986S Chain Tensioner Pad Replacement
Oh boy, so many blogs to post, so little time!
This was a project in the shop last week. A nice little Booster S with about 50k miles on the clock. Owner has already done the IMS bearing, but wanted to get the chain tensioner pads replaced as we are seeing them fall apart on a regular basis now
She was pretty dirty and oil underneath from a few various oil leaks and a previous seeping IMS/RMS.
And a leaking water pump that was just done but a couple years ago. Shows how crappy the waterpumps are in these cars.
A spent a pretty good amount of time cleaning the underside of the engine in preparation of pulling the cams. Nothing worse than working in grease and grime.
This car also had a hard thunk on aggressive acceleration/shifting, so I replaced the front engine mount as well. They are usually blown out by now, whether age related or miles. Usually by 60k miles they are shot. Like a 993 suspension, I have never pulled a good engine mount out of a boxster.
Fast forward to pulling the cam covers off and getting the cam shaft assembly on the bench. This of course is a 5 chain motor, and the chain tensioner between the two cams has two plastic pads that grooves, deteriorates, cracks, etc….. very similar to the old 968’s and 16v 944’s.
Here you can see the old deteriorated pads next to the new pads. Pretty big difference 🙂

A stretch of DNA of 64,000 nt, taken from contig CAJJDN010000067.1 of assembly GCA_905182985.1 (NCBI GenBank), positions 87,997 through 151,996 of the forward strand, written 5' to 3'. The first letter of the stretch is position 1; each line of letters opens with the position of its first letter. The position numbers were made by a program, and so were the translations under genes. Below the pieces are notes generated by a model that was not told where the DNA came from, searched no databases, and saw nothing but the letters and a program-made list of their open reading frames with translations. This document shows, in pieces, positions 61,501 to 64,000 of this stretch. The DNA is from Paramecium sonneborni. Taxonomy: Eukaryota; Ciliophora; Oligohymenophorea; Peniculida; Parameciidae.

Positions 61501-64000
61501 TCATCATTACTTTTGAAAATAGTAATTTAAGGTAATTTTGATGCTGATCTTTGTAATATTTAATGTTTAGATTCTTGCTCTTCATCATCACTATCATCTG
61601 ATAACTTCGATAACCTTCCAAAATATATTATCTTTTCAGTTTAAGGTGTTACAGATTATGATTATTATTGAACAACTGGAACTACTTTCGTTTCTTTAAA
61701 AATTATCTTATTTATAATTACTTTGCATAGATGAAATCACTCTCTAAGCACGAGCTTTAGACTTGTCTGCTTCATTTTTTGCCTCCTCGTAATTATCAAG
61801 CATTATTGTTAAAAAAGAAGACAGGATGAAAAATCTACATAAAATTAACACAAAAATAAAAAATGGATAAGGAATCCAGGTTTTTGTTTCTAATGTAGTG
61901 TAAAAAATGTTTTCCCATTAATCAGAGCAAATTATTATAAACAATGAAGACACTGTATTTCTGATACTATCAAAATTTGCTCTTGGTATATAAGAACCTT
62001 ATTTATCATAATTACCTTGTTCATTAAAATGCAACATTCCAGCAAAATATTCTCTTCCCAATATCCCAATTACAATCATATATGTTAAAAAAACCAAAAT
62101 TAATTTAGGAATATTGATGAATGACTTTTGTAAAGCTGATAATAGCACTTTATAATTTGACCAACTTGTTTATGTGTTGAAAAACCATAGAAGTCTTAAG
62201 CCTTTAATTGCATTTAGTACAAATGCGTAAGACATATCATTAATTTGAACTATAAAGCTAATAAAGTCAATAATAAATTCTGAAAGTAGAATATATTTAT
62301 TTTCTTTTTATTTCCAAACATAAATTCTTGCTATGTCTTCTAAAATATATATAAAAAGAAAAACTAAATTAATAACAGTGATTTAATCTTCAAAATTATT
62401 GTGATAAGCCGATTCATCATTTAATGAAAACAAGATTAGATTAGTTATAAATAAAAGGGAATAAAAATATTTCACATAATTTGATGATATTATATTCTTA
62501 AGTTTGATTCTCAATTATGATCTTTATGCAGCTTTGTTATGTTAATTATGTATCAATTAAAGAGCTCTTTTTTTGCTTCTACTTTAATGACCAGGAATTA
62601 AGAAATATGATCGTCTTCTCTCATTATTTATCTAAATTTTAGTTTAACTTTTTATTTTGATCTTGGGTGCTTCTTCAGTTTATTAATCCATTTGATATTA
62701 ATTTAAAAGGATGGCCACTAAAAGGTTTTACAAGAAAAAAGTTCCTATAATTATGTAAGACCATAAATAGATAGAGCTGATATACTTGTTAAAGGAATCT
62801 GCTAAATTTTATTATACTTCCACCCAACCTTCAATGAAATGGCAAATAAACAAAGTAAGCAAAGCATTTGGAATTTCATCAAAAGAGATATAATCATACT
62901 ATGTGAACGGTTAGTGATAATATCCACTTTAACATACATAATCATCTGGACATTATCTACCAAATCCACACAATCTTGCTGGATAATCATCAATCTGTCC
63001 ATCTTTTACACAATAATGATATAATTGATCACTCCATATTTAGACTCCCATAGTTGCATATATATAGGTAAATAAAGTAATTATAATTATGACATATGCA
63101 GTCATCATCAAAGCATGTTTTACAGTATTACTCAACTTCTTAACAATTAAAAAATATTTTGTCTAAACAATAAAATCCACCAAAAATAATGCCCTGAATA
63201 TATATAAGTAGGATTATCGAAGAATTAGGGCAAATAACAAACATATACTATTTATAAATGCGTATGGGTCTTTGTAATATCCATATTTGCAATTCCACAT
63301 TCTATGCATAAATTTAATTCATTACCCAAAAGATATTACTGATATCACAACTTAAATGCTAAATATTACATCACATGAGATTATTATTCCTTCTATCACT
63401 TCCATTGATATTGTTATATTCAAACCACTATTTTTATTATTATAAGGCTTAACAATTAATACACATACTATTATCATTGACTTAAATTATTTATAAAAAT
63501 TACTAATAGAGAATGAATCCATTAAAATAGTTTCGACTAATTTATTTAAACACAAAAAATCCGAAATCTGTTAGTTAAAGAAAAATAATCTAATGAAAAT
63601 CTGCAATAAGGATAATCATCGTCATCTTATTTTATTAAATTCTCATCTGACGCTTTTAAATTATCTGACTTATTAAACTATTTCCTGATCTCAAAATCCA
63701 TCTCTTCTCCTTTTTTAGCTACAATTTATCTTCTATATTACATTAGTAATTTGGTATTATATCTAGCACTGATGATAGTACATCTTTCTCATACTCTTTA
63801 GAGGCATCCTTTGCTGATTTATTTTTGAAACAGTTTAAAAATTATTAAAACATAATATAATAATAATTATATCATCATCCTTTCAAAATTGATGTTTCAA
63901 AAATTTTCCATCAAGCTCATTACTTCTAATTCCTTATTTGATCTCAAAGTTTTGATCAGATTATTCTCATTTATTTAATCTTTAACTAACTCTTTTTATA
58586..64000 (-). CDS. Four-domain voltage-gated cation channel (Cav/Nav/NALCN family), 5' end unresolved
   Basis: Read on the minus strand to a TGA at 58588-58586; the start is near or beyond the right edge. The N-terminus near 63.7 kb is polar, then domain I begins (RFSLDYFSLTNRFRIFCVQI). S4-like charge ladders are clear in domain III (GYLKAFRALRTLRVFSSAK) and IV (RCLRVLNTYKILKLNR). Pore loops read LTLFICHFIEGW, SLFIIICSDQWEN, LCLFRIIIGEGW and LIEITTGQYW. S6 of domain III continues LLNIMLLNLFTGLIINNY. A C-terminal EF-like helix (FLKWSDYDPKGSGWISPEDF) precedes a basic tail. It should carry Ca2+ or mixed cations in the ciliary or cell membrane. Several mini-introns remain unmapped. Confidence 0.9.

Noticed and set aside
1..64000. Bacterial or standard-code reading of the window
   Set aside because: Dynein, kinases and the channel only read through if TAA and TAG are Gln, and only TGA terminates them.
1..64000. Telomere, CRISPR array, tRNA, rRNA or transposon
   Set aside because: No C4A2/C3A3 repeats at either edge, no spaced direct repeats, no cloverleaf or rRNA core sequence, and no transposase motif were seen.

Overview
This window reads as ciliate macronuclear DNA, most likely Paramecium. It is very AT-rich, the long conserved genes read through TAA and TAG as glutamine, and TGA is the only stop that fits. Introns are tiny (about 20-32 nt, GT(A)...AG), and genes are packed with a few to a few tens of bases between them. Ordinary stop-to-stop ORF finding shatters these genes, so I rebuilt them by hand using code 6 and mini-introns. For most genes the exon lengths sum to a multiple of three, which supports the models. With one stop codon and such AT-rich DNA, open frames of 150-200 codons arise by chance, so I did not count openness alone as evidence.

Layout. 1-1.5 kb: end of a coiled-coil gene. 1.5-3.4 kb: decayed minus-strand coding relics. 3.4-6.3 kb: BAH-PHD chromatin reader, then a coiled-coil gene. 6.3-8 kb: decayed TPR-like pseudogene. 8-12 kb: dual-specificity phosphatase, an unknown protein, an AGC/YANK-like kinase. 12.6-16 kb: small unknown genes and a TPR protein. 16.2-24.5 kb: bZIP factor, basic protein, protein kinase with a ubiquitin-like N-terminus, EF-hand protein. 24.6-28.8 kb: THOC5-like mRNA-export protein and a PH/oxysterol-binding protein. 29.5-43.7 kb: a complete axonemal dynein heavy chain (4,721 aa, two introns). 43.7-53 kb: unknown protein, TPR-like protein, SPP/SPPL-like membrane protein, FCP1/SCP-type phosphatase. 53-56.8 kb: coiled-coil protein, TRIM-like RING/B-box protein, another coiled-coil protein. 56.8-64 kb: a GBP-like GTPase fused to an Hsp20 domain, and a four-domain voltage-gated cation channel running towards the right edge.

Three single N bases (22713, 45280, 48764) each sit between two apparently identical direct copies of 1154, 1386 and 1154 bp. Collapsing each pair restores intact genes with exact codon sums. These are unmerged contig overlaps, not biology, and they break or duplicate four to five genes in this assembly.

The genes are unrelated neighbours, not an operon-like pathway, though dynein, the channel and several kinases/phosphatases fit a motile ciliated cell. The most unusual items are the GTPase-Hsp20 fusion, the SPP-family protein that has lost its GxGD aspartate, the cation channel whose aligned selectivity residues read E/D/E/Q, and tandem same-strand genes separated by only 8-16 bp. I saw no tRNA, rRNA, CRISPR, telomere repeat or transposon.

And the cam assemblies going back up into the car.
When I had pulled the cam covers off, I noticed they had been off before, likely to seal a leaking cover. Unfortunately someone used way too much Loctite 5900 when going back together on the sealing surfaces, and it got into the cam journals and caused some light wear marks. Hopefully it will hold up, but we will have to keep our eyes on her for awhile.
Since the oil sump plate was leaking, I dropped that off to reseal before buttoning up the car. Glad I did, as again, too much sump plate sealant was used in the past, peeled off the inside of the sump and was sucked up into the oil pickup tube for the oil pump. Not good. But, with everything cleaned out and put back together she fired up as expected. Off she goes!
2 CommentsLeave a comment
April 6, 2015 at 4:27 PM
Thanks for the visuals. Did you have to re-time after pulling the camshafts off? Did you use the “ziptie” method of keeping the chain and sprocket from moving?
April 7, 2015 at 5:43 AM
Of course you must re-time the camshafts after pulling them off, no way around that. The ziptie method is for compressing the tensioner so you can remove the chain. I use the factory tools.